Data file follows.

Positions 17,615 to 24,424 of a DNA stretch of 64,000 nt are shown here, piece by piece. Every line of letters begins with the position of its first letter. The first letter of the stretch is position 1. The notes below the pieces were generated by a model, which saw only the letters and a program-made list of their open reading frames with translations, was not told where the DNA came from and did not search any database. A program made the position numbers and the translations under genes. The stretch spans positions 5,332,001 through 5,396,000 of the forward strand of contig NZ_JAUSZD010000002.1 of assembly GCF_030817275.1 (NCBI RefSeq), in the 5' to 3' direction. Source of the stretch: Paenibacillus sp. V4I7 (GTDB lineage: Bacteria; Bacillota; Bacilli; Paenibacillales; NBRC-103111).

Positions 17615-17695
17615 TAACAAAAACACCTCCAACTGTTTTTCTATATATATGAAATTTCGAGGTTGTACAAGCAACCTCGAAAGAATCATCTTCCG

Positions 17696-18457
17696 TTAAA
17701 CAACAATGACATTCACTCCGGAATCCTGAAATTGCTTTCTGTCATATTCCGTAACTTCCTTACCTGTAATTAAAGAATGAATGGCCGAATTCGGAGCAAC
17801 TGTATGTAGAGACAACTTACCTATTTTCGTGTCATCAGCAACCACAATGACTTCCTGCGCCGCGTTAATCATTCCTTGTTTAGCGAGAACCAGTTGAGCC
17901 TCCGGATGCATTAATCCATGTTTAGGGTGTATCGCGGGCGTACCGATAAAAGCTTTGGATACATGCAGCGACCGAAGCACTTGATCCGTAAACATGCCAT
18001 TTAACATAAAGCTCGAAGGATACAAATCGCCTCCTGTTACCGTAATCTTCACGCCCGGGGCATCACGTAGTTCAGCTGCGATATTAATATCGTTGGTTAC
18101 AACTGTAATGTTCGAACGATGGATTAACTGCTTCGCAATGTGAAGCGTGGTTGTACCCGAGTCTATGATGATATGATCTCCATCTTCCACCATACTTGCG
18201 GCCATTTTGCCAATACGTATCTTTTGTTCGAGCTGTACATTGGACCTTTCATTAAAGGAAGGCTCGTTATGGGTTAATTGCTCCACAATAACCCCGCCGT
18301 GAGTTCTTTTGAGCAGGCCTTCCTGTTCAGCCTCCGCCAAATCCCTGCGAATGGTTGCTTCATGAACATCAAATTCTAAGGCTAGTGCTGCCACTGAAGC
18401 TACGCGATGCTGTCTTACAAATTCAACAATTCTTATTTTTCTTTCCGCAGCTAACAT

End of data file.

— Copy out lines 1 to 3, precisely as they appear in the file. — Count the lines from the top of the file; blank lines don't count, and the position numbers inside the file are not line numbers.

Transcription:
Positions 17,615 to 24,424 of a DNA stretch of 64,000 nt are shown here, piece by piece. Every line of letters begins with the position of its first letter. The first letter of the stretch is position 1. The notes below the pieces were generated by a model, which saw only the letters and a program-made list of their open reading frames with translations, was not told where the DNA came from and did not search any database. A program made the position numbers and the translations under genes. The stretch spans positions 5,332,001 through 5,396,000 of the forward strand of contig NZ_JAUSZD010000002.1 of assembly GCF_030817275.1 (NCBI RefSeq), in the 5' to 3' direction. Source of the stretch: Paenibacillus sp. V4I7 (GTDB lineage: Bacteria; Bacillota; Bacilli; Paenibacillales; NBRC-103111).

Positions 17615-17695
17615 TAACAAAAACACCTCCAACTGTTTTTCTATATATATGAAATTTCGAGGTTGTACAAGCAACCTCGAAAGAATCATCTTCCG